Actor and writer Joanna Scanlan talks plus-size fashion, funny nurses, and why she’s working with her pet dog, Millie

 

Armando Iannucci recently said that the UK falls behind the US  when it comes to female comedy writers. Do you find it to be a male-dominated industry?

Absolutely, it always has been. There’s the youth element: TV comedy is often made for a young, male audience. But also, it has always been influenced by stand-up and there are very few successful female stand-ups. Jo Brand is of course one, which helped us get Getting On made [for BBC4] in the first place.

Many people who’ve worked on NHS wards say Getting On is scarily accurate. How did you research it?

We worked with a doctor and in the latter series we spent time at Homerton Hospital, where we found most of our storylines from interviewing people at all levels, from cleaners to consultants.

You’re promoting a plus-size label. Do you think there’s a shift in attitude towards bigger women in fashion?

It’s about getting real, isn’t it? The fashion industry has to realise that a) there are women across the country who are above size 16 and b) they want to wear more than just jersey leggings. There are some great role models, like Beth Ditto and Camila Batmanghelidjh.

You’ve played Bessie in Jane Eyre, and now you’re playing Catherine Dickens in The Invisible Woman...

Jane Eyre wasn’t written by Dickens, you do know that? You’re from The Independent...

I know! I was going to ask... How does acting in period drama compare to playing nurses and civil servants?

Playing someone who has really existed in history, there’s a strange sense of responsibility. With Catherine Dickens, there was the brilliant book, The Invisible Woman by Claire Tomalin, in which she uncovered that Dickens had been living secretly with a woman for the last nine years of his life, while being held up as something close to a paragon of Victorian patriarchy.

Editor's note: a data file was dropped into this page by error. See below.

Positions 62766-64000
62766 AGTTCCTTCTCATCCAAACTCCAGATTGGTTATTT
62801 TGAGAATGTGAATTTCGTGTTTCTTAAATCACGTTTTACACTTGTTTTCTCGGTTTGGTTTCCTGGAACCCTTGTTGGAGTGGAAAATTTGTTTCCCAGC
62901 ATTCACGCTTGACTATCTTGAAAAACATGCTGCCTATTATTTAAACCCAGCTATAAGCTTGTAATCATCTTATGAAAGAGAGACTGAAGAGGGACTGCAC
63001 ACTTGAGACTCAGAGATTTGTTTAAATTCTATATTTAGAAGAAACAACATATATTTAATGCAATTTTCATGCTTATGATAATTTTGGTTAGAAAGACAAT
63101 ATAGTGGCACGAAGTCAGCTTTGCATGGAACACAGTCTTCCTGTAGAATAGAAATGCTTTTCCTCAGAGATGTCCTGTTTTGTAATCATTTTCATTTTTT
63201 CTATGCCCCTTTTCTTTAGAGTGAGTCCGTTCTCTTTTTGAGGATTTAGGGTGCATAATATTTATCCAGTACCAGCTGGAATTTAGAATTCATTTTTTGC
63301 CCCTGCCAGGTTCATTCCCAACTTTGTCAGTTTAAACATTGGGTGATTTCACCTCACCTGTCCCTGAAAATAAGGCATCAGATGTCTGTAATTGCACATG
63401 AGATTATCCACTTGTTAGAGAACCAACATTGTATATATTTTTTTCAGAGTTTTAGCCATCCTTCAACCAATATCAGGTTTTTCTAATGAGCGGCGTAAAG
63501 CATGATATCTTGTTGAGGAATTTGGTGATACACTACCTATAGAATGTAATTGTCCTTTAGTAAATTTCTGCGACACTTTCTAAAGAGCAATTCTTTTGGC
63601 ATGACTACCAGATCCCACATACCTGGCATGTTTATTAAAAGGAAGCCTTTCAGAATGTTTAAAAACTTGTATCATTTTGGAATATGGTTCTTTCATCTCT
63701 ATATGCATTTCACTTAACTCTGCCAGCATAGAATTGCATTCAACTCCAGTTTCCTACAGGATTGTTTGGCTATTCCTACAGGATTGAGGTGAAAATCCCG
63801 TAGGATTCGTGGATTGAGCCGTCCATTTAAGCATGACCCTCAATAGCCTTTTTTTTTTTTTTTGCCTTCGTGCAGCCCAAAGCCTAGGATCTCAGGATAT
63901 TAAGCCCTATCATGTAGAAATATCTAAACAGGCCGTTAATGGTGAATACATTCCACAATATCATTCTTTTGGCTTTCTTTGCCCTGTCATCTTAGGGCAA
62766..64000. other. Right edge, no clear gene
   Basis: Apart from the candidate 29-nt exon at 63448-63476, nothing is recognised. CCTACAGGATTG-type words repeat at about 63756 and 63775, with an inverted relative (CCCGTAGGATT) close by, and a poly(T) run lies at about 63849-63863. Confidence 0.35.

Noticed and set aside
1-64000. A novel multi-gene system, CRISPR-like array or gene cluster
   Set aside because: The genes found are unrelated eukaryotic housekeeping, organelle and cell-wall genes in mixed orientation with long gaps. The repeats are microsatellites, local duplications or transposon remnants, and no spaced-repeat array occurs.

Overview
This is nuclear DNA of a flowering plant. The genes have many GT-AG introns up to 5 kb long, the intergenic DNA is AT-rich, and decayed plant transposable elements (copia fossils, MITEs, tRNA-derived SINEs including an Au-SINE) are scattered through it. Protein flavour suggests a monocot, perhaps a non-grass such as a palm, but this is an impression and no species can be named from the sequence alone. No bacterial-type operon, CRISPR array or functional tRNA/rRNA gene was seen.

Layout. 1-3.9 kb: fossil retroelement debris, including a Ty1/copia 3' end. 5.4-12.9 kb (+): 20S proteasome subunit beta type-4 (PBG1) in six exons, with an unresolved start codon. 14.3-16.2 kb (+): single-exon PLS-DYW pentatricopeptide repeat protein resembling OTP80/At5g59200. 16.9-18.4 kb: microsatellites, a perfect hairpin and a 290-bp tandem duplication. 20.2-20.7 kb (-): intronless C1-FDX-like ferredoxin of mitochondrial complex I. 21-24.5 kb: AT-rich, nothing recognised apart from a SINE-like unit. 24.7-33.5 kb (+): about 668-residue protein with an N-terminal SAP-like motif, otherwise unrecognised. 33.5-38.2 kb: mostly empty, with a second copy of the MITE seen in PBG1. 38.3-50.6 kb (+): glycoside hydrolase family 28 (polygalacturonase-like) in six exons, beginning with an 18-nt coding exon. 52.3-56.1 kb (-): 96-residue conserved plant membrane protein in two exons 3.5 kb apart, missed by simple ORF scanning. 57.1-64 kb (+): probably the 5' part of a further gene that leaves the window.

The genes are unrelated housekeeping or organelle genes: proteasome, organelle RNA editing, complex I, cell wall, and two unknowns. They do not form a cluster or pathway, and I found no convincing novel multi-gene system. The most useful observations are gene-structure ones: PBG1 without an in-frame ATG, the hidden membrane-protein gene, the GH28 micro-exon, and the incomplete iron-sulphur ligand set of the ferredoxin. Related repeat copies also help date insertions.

In The Thick of It, you played a government communications officer. Do you feel you learnt a lot about the mechanics of Westminster?

I did learn a lot actually. But I based a lot of playing Terri Coverley on working at the Arts Council of Great Britain. There was something about seeing how politics works, the way people gravitate towards power, and the frightening level to which people’s behaviour would alter – and how difficult it is to be immune to that.

Terri didn’t seem particularly power-hungry...

Terri has a lovely dog and she needs to plant the bulbs for next year, so she’s got a lot more things going on that are a lot more important.

I was going to mention your dog, Millie. She’s appearing on your forthcoming comedy series about dog training. Any top tips?

I think the best way to look at it is like bringing up children: you have to be intuitive and sensitive to what’s going on, and consistent, then gradually you’ll get results.

To finish off... do you have a  favourite joke?

I only know one joke. It actually seems a bit sexist and weird now, I used to like it when I was a child. ‘How do you get a paper baby?’ ‘Marry an old bag.’ See, that is a horrible old misogynistic joke, isn’t it?

Joanna Scanlan is best known for her roles in the political satire ‘The Thick of It’ and the NHS sitcom ‘Getting On’, which she co-writes with Jo Brand and Vicki Pepperdine. She is currently working with plus-size fashion brand Beige Plus and plays Catherine Dickens in ‘The Invisible Woman’, out on 7 February

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